For this week, I have two very important topics to discuss. One is on a recently uncovered scandal about an International Human Rights organization, and the second is about explaining more of the sectarian reality in Bahrain. The first begins when an anonymous person sent me a tape with him/her arguing with a senior figure who belongs to a famous Human Rights organization regarding the situation in Bahrain. In a nutshell, some conspiracy theories that I used to never believe are becoming more plausible after I heard what I heard.
I won’t discuss this topic today, and may do so later, if I haven’t decided to hand over the tape to a journalist (Let me know if you’re interested). I can say that I do now stand by the decision of my government not allowing some Human Rights organizations come to Bahrain, because they really have other goals in mind, that can be harming if applied today.
About few weeks ago, I received an email from a Masters student, named Reza Akbari, requesting to meet me. I really admired his approach and the fact that he was willing to come to Bahrain all the way from Washington, D.C. simply to have a better and more solid understanding for his thesis. He was working with a partner, Jason Stern. He asked good questions and I knew that he will eventually produce a report that is one of the best of its kind, and they did right here.
I read it, and I liked it, with only few comments that I think would very much add to the quality of their work. First and foremost, I think that with the time and effort they have placed, they could not have done a better job. It was nothing less than excellent for its type. But, if this was a paper for a course in Ph.D. or a research to be published in a renowned journal, then my suggestion is to invest in finding out why the issue of sectarianism has risen from last year’s events.
I, for example, am friends with many Bahrainis who call themselves ‘liberals’, or should I say, used to call themselves that. Now, they’d prefer to buy their coffee from Starbucks, a store that many used to boycott because of its ties to Israel, than from Costa Coffee, a store owned by a Shia multimillionaire. What happened?
Well, many people here, their friends, and cooperatives elsewhere directly blame the government, or the Information Affairs Authority (IAA) for being the reason behind driving last year’s protests towards sectarianism. Reza and Stern, mentioned above, have bought this argument and said that it is a move by the government to ‘divide and rule.’ You see, anyone who knows the government pretty well, such as myself, would agree that the government really had no clue what to do, let alone strategize exactly how to take care of the protests. Everybody was on his own!
I think, given my background, I’m at a very comfortable position to make some conclusions, so hang tight. I’ve been in the Army for many years, have worked for the IAA, and have a modest Political Science background. Like many Bahrainis, I followed closely the events before, during and after they had happened. If the government had a strategy, they wouldn’t have allowed the protests to reach the roundabout and camp there in the first place, because it was illegal. Put simply, the government had no idea that the media would end up being the tool to win or lose.
When it came to media, and I know it, each TV presenter had the total ‘Freedom’ to discuss whatever he/she wanted and accept phone calls from citizens who wanted to raise their concerns about important issues they saw necessary. So the issue is not ‘why did you order this presenter to use a sectarian tone in his show’, but more like ‘why have you not stopped the presenter from showing his emotions.’ Think about it for a second and you’ll see my point.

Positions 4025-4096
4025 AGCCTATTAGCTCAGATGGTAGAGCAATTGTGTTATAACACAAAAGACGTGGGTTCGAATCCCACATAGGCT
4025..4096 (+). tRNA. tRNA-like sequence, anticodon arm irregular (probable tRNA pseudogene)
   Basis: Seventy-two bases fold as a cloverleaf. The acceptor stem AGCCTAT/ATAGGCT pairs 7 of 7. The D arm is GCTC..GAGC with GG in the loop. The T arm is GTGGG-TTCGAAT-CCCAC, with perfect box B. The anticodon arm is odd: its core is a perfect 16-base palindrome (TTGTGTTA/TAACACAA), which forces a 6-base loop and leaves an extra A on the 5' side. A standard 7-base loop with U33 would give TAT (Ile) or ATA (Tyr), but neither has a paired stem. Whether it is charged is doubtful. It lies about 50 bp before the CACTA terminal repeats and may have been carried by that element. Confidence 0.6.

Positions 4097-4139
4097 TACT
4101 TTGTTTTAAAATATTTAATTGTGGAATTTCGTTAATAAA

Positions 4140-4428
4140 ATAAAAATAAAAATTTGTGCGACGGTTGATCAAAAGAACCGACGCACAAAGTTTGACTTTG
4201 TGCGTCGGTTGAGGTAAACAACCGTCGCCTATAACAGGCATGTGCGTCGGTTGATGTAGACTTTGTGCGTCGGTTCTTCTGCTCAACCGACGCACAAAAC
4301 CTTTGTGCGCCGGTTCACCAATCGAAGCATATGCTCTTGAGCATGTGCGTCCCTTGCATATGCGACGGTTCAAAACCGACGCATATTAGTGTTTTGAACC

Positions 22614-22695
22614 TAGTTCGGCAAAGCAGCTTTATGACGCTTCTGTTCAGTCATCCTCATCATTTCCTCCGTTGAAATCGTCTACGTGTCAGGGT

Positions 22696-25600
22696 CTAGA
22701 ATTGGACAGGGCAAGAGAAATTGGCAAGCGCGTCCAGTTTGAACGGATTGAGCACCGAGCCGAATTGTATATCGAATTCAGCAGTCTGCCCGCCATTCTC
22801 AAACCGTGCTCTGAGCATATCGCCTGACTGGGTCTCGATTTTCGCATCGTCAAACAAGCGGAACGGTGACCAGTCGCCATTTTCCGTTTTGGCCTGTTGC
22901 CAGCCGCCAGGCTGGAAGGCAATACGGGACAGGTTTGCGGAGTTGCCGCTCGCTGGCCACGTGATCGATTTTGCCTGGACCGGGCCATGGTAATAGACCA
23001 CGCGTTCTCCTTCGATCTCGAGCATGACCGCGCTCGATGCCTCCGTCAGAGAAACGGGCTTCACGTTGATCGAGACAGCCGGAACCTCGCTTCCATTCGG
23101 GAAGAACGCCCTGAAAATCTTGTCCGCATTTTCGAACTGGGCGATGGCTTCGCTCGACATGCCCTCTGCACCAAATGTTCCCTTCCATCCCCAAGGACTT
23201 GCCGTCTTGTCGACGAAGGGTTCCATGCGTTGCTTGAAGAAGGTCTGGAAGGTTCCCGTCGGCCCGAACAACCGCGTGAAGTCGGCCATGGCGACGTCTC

So the million dollar question is, why are people in Bahrain becoming more extreme and will they reconcile after all this? One thing that TV presenters on Bahrain TV have done, as well as Islamists from the Salafi and Muslim Brotherhood, is to uncover to the citizens of Bahrain and the Arab world the Shia extremists who were hiding behind the ‘Democracy’ and ‘Human Rights’ shields. Through more information, more reading, and more research into the ideology that moves the goal post every time the government reaches closer to it, normal citizens in Bahrain are finding out more about the work being done to swallow The Kingdom of Bahrain just like Iraq was swallowed. In this video, Hezbollah’s TV Channel Almanar, two members of the opposition clearly state that they do follow the Iranian Islamic ideology. Note that one of them is a ‘Human Rights’ activist. We started revisiting the Iranian revolution and the expansionist ideology and clearly saw that extremists have never went to sleep.
What this tells us is that in order for you to understand more of what really went on last year, and today as well, we have to really divulge into knowing more about the Sunni and Shia schools of thought. We will never be able to find a solution if we do not know the cause of the problem. To the many psychos, such as the one I heard on the leaked tape, if a country turns up moving towards theocracy due to democratic reforms, so be it! What are the qualifications of a human rights activist who sees Iraq as a successful democracy?
The next step for Reza and Stern is to find out the driving force that makes Islamists,from both sects, increase their followers and foundation. For that, they need to see the historical, regional, and the Iranian clerical ideology that is adapted here in Bahrain and rejected throughout the Arab world, except in Syria, Southern Lebanon, and now Iraq.
Today, and day by day, Shia opposition in Bahrain are yet to come out publically discounting the Iranian clerical ideology. In fact, they have done the exact opposite, as you can see in the video above. Unless they do so, the future will set aside reconciliation, and simply initiate containment by proper, more modernized, rule of law.